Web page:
In Christopher Silver’s book Recording History: Jews, Muslims, and Music across Twentieth-Century North Africa, Matti Friedman finds a slice of history whose echoes reverberate in contemporary Israeli culture, and that “matters a great deal for anyone trying to understand Israel” today:
Recording History introduces us to the musical world of the Maghreb in the first half of the 20th century, and specifically to the Jewish performers and talent scouts who shaped the sounds heard by millions of Moroccans, Algerians, and Tunisians. Jews were central players in the Arabic music scene, moving back and forth over ethnic lines and between the concert hall and the synagogue in a way that now seems remarkable. We meet figures like Edmond Nathan Yafil, a Jewish mandolin player from the casbah of Algiers who collected hundreds of beloved local melodies in a 1904 compendium that was the first of its kind. Yafil also mentored dozens of musicians—Jews and Muslims—conducted the radio orchestra, and steered Algeria’s new recording industry in the first decades of the 20th century.
Silver’s memorable cast of characters includes . . . Acher Mizrahi, born in Jerusalem and transplanted to the Jewish Quarter of Tunis, who was somehow a synagogue cantor, a teacher at a religious school, and the author of the suggestive pop hit “Où vous étiez mademoiselle.”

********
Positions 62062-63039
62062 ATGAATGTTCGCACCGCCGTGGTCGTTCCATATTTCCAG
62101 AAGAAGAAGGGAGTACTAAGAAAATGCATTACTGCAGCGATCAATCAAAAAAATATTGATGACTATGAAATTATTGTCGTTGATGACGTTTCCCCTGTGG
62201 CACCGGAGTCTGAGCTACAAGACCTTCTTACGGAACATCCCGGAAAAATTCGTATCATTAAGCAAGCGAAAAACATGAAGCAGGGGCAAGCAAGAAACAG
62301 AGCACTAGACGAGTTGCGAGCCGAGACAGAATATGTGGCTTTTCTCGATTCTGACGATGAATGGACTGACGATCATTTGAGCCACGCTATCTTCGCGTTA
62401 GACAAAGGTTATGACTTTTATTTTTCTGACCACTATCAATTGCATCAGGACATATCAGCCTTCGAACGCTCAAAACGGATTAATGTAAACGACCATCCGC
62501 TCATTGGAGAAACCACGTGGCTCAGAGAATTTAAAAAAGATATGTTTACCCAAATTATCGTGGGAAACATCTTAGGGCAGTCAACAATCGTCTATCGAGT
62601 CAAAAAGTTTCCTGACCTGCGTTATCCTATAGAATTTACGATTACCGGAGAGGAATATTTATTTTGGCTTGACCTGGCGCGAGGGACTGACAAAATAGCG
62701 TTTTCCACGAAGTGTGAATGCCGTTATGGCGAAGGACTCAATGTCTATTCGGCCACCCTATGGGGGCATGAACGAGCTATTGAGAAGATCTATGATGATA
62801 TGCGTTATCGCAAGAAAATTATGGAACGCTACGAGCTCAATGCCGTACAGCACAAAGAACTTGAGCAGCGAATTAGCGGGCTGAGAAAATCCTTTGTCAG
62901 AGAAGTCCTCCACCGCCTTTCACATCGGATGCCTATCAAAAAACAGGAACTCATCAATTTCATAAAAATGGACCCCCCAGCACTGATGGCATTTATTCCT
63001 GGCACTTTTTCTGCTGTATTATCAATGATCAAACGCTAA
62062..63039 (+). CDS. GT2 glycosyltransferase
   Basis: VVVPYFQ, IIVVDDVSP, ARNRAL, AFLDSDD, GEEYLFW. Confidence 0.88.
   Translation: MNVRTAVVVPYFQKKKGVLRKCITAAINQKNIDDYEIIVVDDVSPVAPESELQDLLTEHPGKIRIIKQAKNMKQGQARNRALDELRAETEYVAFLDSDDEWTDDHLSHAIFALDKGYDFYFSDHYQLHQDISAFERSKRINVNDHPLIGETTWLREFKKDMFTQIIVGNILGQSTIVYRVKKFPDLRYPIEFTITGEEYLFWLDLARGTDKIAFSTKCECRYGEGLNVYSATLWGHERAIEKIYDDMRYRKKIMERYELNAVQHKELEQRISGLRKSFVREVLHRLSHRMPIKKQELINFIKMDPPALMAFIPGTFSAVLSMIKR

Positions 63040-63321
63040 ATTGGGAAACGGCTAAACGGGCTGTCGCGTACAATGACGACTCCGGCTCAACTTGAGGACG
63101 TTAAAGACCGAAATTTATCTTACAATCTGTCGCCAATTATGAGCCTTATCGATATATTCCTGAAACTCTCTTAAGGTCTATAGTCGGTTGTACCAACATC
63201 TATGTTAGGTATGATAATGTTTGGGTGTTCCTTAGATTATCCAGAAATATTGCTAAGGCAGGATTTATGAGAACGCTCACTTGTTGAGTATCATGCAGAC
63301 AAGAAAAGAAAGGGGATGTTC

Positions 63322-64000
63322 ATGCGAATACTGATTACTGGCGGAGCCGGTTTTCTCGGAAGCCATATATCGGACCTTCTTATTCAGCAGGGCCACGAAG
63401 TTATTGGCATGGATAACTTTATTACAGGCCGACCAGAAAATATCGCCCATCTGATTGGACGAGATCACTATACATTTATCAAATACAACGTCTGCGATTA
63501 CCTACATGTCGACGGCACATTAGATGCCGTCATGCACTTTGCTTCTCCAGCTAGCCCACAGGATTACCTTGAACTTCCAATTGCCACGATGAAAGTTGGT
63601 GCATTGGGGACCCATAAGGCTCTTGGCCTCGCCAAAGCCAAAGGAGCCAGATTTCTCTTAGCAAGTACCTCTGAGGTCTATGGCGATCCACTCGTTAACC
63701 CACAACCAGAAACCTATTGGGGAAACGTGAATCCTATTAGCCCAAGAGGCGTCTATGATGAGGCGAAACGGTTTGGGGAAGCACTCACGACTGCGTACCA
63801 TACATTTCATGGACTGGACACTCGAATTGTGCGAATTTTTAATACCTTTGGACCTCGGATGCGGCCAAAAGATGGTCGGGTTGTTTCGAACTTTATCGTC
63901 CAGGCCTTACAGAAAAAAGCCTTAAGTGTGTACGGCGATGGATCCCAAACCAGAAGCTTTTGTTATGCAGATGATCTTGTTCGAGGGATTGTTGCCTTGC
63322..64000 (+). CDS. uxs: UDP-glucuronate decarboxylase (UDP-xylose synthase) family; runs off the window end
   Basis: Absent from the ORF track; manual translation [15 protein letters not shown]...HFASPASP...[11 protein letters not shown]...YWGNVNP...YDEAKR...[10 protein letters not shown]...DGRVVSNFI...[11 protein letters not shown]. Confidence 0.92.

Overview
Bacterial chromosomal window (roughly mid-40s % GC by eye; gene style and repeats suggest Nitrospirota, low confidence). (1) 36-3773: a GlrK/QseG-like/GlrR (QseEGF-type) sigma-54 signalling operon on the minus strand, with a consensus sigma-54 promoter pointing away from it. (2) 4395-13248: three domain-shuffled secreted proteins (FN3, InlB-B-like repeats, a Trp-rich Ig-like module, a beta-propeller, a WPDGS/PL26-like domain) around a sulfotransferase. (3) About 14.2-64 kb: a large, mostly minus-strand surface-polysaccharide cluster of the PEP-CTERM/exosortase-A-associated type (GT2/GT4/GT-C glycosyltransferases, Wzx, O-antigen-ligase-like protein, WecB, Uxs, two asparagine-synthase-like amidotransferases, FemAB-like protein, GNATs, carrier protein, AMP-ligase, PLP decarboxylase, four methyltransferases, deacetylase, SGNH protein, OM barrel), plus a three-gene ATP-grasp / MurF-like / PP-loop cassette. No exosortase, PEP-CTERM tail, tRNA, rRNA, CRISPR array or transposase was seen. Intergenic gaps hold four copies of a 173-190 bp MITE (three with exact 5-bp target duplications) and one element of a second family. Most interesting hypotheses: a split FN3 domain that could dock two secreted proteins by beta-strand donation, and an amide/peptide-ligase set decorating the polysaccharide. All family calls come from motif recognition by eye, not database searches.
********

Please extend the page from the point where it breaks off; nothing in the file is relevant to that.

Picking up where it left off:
It may surprise many readers to learn that some of the voices most closely identified with the North African independence movements belonged to Jews. [The Tunisian pop starlet Habiba] Messika’s 1928 version of an anti-British Egyptian anthem was considered so dangerous, for example, that it drew the attention of French security agents.
Much changed with the creation of Israel in 1948—but the real shift, Friedman explains, came after the Nazi defeat of France in 1940, when the collaborationist Vichy regime took control of much of the Maghreb:
After 1940, the native Jewish musicians who’d been at the center of the Arab scene, and who were now barred from it by law, watched many of their Muslim friends and colleagues betray them. Cultural officials accused them of importing “decadence” into Arabic music and of appropriating a culture that was foreign to them. Magazines published vicious musical critiques of their work alongside the regime’s new anti-Jewish laws. Mahiedinne Bachetarzi, for decades a protégé of the famed Jewish impresario Yafil, now moved to center stage and wrote a song of exuberant praise for Vichy and its dictator, Marshal Pétain.